The economic costs that are tied in with human catastrophe can’t be ignored either. A recent European Commission report estimated that under a business-as-usual scenario, where warming reaches 3.5C later this century, 200,000 heat-related deaths could be expected each summer in the EU, at an annual cost of €120 billion. Even in the advanced economies of Europe, this will put a huge strain on health services.

In other parts of the world, the spread of certain diseases will also raise health and economic costs. Malaria, for example, already affects more than 200 million people a year, killing close to 700,000, the majority children. In countries where the disease is endemic and poorly controlled, mainly in sub-Saharan Africa, some studies estimate an economic “growth penalty” of 3 per cent GDP a year. Few, if any, developing countries can afford such knocks.


If these are the business-as-usual costs today, then heading off even more damaging impacts in the future is surely an economic, political and risk-management no-brainer. As with other areas of health, preventative action is clearly more cost-effective than a reactive “ambulance-at-the-bottom-of-the-cliff” response, to use an appropriate metaphor.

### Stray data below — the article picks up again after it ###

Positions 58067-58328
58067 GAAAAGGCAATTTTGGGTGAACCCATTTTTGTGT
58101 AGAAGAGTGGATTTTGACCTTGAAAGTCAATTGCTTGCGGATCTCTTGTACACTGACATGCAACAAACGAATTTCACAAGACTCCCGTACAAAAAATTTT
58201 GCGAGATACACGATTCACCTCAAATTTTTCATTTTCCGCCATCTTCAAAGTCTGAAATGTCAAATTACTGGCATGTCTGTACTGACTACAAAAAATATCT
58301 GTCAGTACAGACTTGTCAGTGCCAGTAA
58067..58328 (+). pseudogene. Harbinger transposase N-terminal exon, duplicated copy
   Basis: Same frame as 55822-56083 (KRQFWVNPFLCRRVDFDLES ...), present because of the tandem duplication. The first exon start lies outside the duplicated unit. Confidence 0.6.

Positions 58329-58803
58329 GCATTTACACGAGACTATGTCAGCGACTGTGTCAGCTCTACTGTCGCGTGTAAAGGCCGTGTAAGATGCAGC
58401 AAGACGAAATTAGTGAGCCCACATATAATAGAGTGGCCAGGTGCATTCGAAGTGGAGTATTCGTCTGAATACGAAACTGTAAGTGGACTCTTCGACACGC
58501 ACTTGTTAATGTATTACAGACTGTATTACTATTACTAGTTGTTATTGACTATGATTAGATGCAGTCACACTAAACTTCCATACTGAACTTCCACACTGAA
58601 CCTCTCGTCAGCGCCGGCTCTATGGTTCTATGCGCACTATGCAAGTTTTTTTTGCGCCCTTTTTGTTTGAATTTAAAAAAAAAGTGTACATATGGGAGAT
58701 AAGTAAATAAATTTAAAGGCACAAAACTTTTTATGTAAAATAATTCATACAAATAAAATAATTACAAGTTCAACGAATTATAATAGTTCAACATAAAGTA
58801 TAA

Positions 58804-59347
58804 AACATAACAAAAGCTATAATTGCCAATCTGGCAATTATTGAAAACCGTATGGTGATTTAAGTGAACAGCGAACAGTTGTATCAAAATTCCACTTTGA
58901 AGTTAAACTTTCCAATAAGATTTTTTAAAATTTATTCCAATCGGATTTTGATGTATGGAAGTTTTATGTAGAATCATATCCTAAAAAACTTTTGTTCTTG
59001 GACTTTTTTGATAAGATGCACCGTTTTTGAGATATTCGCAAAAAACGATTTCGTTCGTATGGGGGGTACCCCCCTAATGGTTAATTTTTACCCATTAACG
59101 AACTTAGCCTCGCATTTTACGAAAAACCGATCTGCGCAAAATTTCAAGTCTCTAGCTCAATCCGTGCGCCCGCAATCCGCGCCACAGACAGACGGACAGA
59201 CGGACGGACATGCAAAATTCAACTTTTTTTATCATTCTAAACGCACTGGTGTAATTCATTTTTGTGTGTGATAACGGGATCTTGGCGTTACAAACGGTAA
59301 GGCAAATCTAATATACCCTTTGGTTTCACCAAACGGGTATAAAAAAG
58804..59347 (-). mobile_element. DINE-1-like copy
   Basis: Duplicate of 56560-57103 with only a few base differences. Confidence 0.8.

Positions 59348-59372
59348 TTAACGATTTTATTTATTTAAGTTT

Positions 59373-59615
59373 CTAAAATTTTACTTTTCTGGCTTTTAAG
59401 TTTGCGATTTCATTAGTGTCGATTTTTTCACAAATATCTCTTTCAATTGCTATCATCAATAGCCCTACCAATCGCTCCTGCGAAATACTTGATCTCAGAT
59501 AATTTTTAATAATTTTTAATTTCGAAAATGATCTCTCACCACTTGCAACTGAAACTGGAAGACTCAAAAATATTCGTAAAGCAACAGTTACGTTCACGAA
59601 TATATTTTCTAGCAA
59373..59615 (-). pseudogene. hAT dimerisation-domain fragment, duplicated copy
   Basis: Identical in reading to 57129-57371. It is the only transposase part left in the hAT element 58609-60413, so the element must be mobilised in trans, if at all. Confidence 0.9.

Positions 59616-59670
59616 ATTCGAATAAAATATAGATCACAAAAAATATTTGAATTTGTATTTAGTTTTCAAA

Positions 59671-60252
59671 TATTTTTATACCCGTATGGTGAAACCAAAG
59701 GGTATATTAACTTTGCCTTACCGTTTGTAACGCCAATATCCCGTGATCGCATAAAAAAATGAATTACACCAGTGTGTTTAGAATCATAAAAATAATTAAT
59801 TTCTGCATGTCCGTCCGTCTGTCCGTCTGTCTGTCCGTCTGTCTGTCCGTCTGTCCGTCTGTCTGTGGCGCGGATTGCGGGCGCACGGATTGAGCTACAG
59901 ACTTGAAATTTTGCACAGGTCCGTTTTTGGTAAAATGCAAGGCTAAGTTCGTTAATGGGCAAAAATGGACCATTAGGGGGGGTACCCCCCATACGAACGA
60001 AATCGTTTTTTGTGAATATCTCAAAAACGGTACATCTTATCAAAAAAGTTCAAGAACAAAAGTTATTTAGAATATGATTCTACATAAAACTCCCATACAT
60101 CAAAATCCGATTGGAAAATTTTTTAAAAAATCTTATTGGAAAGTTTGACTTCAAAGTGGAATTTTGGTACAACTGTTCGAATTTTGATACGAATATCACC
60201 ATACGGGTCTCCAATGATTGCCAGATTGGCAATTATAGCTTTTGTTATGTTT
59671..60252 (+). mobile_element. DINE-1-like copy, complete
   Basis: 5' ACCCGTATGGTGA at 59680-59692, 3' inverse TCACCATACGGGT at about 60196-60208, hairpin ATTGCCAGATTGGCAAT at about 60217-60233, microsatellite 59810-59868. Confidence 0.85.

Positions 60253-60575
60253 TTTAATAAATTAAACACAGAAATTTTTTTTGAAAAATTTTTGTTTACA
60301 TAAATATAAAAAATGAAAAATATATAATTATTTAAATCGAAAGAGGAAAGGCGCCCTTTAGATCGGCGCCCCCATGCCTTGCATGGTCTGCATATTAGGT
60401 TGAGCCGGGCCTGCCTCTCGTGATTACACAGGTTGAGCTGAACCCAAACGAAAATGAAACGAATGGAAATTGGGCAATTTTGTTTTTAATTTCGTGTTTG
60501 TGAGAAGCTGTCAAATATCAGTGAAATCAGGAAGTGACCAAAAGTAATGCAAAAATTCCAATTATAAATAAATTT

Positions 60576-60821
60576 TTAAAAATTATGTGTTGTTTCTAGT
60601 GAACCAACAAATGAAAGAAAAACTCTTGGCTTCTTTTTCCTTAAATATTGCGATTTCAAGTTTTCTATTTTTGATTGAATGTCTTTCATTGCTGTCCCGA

But there is much more to the climate and heath relationship than simply the avoidance of future health problems and costs.

The reality is that the combustion of carbon-based fuels and the emissions of other greenhouse gases already impose enormous health costs on individuals, businesses and governments. Our reliance on a high carbon, fossil fuel-based economic system is not just threatening our future health, but is making us sick today.

Take air pollution. According to the WHO, microscopic particulate matter from coal-fired power plants, vehicle exhausts and indoor cooking stoves is estimated to cause seven million premature deaths globally a year, manifested mainly through chronic respiratory and heart diseases.

China has provided the most egregious examples of fossil fuel-driven air pollution in recent years. In 2013, the government was forced to effectively shut down Harbin, a city in the north east of 6.7 million people, when the particulate matter index hit 1,000, more than three times the maximum recommended hazard level. Public transport, roads, airports and schools were all shut. A joint study by Chinese and US researchers, meanwhile, has estimated that the severity of air pollution in northern China has taken five years off the average life expectancy of citizens in that part of the country, which includes Beijing.